The procedure was performed by John Leonetti, MD, one of four Loyola otolaryngologists who have extensive experience in cochlear implant surgery.
A cochlear implant is used in patients with sensorineural hearing loss, which is caused by a disease or lesion affecting the inner ear or auditory nerve. The device bypasses damaged parts of the auditory system and stimulates the auditory nerve, enabling the patient to receive sound.
"Cochlear implants allow patients to hear much better, which can greatly improve their quality of life," said Sam Marzo, MD, chair of Loyola's department of otolaryngology, who also performs cochlear implants along with Matthew Kircher, MD and Dennis Moore, MD.
Loyola is among the highest-volume centers for cochlear implants in the Midwest and was among the first centers to implant a hybrid system that combines a cochlear implant with a hearing aid. Loyola offers cochlear implants to patients who have normal or near-normal hearing in one ear (single-sided deafness), especially to those with debilitating tinnitus in the impaired ear. (Tinnitus is the perception of noise or ringing in the ear.) Loyola also has been among the first centers in the country to offer other leading-edge hearing technologies.
"Cochlear implants have become standard treatments for patients with various degrees of sensorineural hearing loss who do not receive enough benefit from hearing aids," said audiologist chief Candace R. Blank, AuD. "But there's a common misconception that the devices are intended only for patients with profound hearing loss."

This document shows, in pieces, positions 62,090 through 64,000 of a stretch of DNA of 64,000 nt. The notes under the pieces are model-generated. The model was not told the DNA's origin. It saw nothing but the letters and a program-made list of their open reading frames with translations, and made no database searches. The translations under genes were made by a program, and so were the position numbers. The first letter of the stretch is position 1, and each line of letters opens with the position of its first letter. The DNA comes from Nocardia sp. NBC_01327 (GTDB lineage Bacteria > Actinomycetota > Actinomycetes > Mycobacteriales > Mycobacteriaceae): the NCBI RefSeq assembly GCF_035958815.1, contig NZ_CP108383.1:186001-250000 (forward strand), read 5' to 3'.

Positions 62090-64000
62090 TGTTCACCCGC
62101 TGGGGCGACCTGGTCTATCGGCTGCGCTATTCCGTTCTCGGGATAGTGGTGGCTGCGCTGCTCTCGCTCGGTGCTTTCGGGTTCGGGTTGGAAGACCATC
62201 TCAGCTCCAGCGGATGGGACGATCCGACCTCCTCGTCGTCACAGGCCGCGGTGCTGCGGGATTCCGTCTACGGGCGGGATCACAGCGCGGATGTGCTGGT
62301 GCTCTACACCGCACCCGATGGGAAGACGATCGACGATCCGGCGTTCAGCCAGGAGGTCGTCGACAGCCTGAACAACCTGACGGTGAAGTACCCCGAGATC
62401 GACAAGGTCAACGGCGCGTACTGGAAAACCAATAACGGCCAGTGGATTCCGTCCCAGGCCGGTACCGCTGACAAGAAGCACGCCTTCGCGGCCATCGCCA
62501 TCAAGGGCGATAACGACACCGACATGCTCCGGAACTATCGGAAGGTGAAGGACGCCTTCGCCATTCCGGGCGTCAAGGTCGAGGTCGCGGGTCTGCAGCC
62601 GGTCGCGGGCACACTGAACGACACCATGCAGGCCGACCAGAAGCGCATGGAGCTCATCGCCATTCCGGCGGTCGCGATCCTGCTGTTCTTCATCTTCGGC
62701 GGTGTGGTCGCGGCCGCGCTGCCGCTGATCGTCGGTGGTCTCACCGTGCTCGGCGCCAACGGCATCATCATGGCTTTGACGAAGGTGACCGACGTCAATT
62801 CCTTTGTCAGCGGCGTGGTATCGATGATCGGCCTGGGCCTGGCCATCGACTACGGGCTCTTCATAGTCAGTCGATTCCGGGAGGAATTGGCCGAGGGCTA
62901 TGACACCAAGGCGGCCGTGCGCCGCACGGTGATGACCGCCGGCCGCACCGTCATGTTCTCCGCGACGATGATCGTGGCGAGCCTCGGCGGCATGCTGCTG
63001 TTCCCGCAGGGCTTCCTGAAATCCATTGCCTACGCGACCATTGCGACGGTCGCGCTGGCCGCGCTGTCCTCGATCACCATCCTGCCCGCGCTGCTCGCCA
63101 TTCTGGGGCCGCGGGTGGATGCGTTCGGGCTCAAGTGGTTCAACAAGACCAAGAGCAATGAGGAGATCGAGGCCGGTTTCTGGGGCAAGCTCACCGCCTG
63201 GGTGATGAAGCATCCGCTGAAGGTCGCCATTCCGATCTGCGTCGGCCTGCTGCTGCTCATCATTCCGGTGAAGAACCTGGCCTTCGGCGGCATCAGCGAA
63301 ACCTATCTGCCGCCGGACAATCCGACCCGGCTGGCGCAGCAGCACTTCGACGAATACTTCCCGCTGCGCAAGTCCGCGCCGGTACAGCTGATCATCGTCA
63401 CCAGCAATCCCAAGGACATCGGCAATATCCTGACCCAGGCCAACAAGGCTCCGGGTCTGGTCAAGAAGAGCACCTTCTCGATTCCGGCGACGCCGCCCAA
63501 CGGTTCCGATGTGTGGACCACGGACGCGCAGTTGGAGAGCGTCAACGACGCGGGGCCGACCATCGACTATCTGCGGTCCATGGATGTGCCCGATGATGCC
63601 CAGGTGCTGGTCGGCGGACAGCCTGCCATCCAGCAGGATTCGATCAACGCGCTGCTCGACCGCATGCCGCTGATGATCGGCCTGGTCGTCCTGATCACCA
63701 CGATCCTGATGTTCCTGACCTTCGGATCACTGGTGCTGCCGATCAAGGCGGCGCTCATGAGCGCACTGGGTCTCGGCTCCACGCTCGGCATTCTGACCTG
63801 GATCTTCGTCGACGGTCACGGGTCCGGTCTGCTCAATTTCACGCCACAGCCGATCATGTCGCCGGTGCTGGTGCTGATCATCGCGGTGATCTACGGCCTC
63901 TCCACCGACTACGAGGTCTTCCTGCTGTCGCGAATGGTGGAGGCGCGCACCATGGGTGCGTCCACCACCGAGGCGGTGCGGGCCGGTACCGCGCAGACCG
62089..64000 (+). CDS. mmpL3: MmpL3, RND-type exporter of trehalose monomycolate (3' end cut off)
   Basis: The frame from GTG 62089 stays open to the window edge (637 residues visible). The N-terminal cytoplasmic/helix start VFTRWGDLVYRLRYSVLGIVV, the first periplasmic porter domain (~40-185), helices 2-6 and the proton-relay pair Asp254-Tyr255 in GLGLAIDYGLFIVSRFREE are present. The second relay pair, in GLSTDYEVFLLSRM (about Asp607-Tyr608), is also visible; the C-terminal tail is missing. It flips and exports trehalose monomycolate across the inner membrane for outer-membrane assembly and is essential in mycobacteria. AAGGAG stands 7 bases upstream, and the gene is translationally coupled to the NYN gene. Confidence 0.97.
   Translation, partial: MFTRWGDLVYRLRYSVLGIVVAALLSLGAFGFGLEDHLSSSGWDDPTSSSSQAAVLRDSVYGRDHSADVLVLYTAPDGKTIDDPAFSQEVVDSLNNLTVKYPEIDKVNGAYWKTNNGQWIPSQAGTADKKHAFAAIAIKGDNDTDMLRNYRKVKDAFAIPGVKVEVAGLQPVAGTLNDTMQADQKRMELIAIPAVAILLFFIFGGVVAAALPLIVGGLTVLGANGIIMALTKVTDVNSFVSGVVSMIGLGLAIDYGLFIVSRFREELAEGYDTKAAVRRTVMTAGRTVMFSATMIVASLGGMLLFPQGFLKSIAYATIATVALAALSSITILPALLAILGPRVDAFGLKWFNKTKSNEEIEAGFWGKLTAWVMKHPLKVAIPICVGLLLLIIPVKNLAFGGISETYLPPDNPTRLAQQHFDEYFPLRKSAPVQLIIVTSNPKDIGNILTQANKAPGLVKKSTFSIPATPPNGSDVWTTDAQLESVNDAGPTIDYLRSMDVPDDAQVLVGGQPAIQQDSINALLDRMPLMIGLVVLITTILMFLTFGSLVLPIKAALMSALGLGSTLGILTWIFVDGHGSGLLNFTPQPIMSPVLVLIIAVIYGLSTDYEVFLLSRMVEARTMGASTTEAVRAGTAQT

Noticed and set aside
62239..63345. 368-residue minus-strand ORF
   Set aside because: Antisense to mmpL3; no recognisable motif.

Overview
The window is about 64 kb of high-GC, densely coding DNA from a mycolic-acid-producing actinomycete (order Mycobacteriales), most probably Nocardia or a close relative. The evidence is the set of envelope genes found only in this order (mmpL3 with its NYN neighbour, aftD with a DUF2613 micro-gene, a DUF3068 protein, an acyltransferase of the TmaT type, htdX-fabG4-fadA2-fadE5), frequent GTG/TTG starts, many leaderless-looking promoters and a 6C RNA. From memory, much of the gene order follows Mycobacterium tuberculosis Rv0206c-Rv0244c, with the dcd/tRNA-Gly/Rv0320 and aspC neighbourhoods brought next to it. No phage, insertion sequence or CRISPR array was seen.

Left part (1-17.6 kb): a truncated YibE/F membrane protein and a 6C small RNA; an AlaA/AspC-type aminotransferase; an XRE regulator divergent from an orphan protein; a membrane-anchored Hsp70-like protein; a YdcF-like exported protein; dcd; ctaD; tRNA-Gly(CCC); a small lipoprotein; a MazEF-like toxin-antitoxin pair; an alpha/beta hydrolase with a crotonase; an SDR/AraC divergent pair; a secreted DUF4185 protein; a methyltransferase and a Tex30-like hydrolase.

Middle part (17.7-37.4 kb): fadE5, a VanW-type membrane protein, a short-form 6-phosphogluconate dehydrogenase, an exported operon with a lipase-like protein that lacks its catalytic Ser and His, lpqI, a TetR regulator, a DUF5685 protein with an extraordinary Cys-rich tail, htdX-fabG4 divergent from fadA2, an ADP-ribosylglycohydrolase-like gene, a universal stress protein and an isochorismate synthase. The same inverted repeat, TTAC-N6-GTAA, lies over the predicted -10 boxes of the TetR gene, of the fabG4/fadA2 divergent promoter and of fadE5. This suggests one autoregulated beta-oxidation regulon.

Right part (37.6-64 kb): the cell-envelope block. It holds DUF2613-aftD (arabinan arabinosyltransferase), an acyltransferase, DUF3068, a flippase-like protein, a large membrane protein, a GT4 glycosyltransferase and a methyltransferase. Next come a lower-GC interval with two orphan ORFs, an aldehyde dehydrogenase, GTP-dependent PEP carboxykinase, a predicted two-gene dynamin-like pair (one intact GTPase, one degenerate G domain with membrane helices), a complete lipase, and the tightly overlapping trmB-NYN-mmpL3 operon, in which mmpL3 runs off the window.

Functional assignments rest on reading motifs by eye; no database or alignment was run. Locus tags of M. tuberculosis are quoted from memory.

A conventional cochlear implant can benefit a patient who with hearing aids can understand as many as 60 percent of sentences. A hybrid system can be used in patients who with hearing aids can understand as many as 80 percent of words.
There's a strong association between hearing loss and anxiety, depression and dementia. But fewer than six percent of the approximately 1.2 million U.S. residents who are candidates for cochlear implants have the devices. One possible reason is that hearing loss is under-diagnosed. Only about 14 percent of people over age 65 receive a hearing screening during physical exams, and fewer than 12 percent of primary care physicians screen for hearing loss during annual physical exams. Also, adults who are not being sufficiently helped by hearing aids may not be aware there are other options.
Loyola Medicine audiologists excel at the diagnosis and treatment of hearing and balance conditions, and work closely with the patient's primary care doctor and other physicians. Loyola ear surgeons are nationally recognized for their outstanding outcomes in hearing loss surgery.